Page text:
In the vascular system, shear stress induces Klf2. Knock-out of mouse Klf2 results in a loss of the vascular integrity and subsequent haemorrhage, reinforcing the role of shear stress-dependent Klf2 expression in the vascular homoeostasis44. In zebrafish, expression of klf2a in the AV canal is dependent on reversing blood flow. A loss of function of klf2a, which can be mimicked by arresting heartbeat or injecting an MO against klf2a, results in dysgenesis of the valve7. These lines of evidence emphasize that physical stimuli regulate gene expression, but to date, the precise mechanisms remain to be elucidated.
This report has shown that expression of zebrafish miR-21 is dependent on the heartbeat. Arrest of the heart for 12 h eliminated the expression of both the primary and mature forms of miR-21 (Fig. 2). More importantly, its expression was restored by a period of heartbeat as short as 1 h (Fig. 2). A similar rapid response was seen in the epinephrine-stimulated head vasculatures (Fig. 3) and HUVECs stimulated by shear stress (see Supplementary Fig. S2). However, the induction profiles of the pri-miR-21, mature miR-21, KLF2 are different in HUVECs, depending on the natures of the applied flows. Endothelial cells are known to respond differently to chaotic and steady flows45,46, and the expression of zebrafish klf2a is dependent on the reversing flow, reinforcing the importance of the flow during cardiogenesis and physiological adaptation.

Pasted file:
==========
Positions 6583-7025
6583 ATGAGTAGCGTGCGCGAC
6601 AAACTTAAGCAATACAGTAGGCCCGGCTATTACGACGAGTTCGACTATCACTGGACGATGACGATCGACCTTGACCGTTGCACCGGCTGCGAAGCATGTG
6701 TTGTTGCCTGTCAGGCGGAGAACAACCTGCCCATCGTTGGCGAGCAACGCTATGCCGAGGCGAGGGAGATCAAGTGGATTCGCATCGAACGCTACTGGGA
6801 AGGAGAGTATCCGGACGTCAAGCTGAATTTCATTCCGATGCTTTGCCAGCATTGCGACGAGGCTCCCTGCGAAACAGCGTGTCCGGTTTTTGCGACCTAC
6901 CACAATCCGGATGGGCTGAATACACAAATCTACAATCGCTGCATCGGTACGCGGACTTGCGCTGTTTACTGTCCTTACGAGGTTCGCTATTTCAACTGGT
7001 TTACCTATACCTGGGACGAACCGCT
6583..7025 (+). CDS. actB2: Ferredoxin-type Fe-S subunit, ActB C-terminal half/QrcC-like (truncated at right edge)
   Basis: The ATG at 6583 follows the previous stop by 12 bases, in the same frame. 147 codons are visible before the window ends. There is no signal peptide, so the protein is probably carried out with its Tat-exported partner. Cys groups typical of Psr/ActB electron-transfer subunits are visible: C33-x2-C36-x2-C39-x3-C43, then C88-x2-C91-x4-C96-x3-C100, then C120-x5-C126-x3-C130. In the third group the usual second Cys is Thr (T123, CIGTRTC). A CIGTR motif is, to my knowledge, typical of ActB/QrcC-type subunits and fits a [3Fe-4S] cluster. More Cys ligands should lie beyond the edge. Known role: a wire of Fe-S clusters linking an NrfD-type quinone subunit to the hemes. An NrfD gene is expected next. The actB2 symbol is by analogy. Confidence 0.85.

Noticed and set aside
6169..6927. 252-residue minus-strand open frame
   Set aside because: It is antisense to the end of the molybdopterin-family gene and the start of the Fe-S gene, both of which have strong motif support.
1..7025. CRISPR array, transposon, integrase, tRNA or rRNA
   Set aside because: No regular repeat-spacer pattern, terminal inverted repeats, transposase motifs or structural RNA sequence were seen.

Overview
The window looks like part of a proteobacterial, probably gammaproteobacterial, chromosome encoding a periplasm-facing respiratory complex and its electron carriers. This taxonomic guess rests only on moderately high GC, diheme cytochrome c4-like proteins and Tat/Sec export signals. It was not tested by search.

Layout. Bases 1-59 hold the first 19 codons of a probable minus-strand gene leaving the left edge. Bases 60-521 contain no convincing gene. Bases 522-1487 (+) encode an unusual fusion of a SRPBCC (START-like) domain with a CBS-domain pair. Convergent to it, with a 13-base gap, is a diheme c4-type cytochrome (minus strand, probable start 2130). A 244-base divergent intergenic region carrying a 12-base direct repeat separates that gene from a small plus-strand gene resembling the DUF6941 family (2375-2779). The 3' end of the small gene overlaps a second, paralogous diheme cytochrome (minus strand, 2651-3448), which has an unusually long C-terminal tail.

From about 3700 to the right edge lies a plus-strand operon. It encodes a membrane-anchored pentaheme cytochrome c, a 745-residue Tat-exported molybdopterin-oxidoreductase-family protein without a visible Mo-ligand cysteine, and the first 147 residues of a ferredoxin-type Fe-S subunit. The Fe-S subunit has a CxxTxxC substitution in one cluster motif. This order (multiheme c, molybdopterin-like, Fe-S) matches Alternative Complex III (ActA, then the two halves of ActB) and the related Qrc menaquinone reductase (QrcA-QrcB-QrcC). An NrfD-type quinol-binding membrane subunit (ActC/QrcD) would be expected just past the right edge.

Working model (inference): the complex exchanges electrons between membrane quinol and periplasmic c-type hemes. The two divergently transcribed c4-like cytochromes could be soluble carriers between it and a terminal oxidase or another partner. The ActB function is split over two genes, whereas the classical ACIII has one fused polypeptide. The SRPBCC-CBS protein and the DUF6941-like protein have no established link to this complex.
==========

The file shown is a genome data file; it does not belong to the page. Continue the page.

In addition, a set of genes can be induced by the flow in a temporally controlled manner, with miR-21, klf2a and egr1 as early responders and miR-143 and miR-23 as late ones. In this sense, it is particularly important that miR-23b and miR-143/145 can be induced by KLF2 in HUVECs47, and that EGR1 binds to regulatory regions of the miR-23a/24/27a cluster and KLF2 (ref. 48). This indicates that this hierarchical induction contributes to the distinct temporal profiles of gene induction.